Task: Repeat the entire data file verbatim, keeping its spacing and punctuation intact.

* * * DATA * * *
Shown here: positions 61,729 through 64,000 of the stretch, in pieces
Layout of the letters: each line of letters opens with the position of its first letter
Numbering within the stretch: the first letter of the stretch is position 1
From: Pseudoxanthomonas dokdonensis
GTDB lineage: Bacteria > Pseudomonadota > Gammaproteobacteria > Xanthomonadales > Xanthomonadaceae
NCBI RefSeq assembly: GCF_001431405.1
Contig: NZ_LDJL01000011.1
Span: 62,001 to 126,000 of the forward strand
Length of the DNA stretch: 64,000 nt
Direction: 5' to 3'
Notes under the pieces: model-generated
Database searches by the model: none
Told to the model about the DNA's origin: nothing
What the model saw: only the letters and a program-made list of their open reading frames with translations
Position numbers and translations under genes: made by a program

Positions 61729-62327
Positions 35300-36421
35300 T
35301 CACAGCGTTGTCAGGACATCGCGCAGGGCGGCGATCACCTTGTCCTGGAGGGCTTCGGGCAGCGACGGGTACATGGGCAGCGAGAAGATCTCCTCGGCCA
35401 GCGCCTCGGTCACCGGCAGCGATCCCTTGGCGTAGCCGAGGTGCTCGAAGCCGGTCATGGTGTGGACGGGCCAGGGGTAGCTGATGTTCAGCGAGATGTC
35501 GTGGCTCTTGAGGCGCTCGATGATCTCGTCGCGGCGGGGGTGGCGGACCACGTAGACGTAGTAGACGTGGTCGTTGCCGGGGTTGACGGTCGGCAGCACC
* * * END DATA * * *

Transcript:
Shown here: positions 61,729 through 64,000 of the stretch, in pieces
Layout of the letters: each line of letters opens with the position of its first letter
Numbering within the stretch: the first letter of the stretch is position 1
From: Pseudoxanthomonas dokdonensis
GTDB lineage: Bacteria > Pseudomonadota > Gammaproteobacteria > Xanthomonadales > Xanthomonadaceae
NCBI RefSeq assembly: GCF_001431405.1
Contig: NZ_LDJL01000011.1
Span: 62,001 to 126,000 of the forward strand
Length of the DNA stretch: 64,000 nt
Direction: 5' to 3'
Notes under the pieces: model-generated
Database searches by the model: none
Told to the model about the DNA's origin: nothing
What the model saw: only the letters and a program-made list of their open reading frames with translations
Position numbers and translations under genes: made by a program

Positions 61729-62327
Positions 35300-36421
35300 T
35301 CACAGCGTTGTCAGGACATCGCGCAGGGCGGCGATCACCTTGTCCTGGAGGGCTTCGGGCAGCGACGGGTACATGGGCAGCGAGAAGATCTCCTCGGCCA
35401 GCGCCTCGGTCACCGGCAGCGATCCCTTGGCGTAGCCGAGGTGCTCGAAGCCGGTCATGGTGTGGACGGGCCAGGGGTAGCTGATGTTCAGCGAGATGTC
35501 GTGGCTCTTGAGGCGCTCGATGATCTCGTCGCGGCGGGGGTGGCGGACCACGTAGACGTAGTAGACGTGGTCGTTGCCGGGGTTGACGGTCGGCAGCACC